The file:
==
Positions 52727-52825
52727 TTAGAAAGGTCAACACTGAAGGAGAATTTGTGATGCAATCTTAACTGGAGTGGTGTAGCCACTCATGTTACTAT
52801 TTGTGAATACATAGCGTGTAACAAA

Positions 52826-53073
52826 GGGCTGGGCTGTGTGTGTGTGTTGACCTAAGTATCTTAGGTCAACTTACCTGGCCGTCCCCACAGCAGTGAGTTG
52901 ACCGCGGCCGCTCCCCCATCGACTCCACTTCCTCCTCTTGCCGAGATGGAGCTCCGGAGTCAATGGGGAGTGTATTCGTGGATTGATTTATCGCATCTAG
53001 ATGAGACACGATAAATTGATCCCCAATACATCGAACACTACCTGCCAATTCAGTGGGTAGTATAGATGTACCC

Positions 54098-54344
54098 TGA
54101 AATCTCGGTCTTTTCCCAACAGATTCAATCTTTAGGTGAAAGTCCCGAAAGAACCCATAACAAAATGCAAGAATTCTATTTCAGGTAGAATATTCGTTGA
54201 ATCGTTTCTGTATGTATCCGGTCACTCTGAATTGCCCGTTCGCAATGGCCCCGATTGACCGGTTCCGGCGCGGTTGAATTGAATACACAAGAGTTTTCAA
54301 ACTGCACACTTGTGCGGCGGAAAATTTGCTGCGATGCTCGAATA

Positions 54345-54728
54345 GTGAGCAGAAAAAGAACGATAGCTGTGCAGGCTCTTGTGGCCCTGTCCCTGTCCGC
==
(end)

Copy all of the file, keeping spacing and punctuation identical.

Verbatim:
Positions 52727-52825
52727 TTAGAAAGGTCAACACTGAAGGAGAATTTGTGATGCAATCTTAACTGGAGTGGTGTAGCCACTCATGTTACTAT
52801 TTGTGAATACATAGCGTGTAACAAA

Positions 52826-53073
52826 GGGCTGGGCTGTGTGTGTGTGTTGACCTAAGTATCTTAGGTCAACTTACCTGGCCGTCCCCACAGCAGTGAGTTG
52901 ACCGCGGCCGCTCCCCCATCGACTCCACTTCCTCCTCTTGCCGAGATGGAGCTCCGGAGTCAATGGGGAGTGTATTCGTGGATTGATTTATCGCATCTAG
53001 ATGAGACACGATAAATTGATCCCCAATACATCGAACACTACCTGCCAATTCAGTGGGTAGTATAGATGTACCC

Positions 54098-54344
54098 TGA
54101 AATCTCGGTCTTTTCCCAACAGATTCAATCTTTAGGTGAAAGTCCCGAAAGAACCCATAACAAAATGCAAGAATTCTATTTCAGGTAGAATATTCGTTGA
54201 ATCGTTTCTGTATGTATCCGGTCACTCTGAATTGCCCGTTCGCAATGGCCCCGATTGACCGGTTCCGGCGCGGTTGAATTGAATACACAAGAGTTTTCAA
54301 ACTGCACACTTGTGCGGCGGAAAATTTGCTGCGATGCTCGAATA

Positions 54345-54728
54345 GTGAGCAGAAAAAGAACGATAGCTGTGCAGGCTCTTGTGGCCCTGTCCCTGTCCGC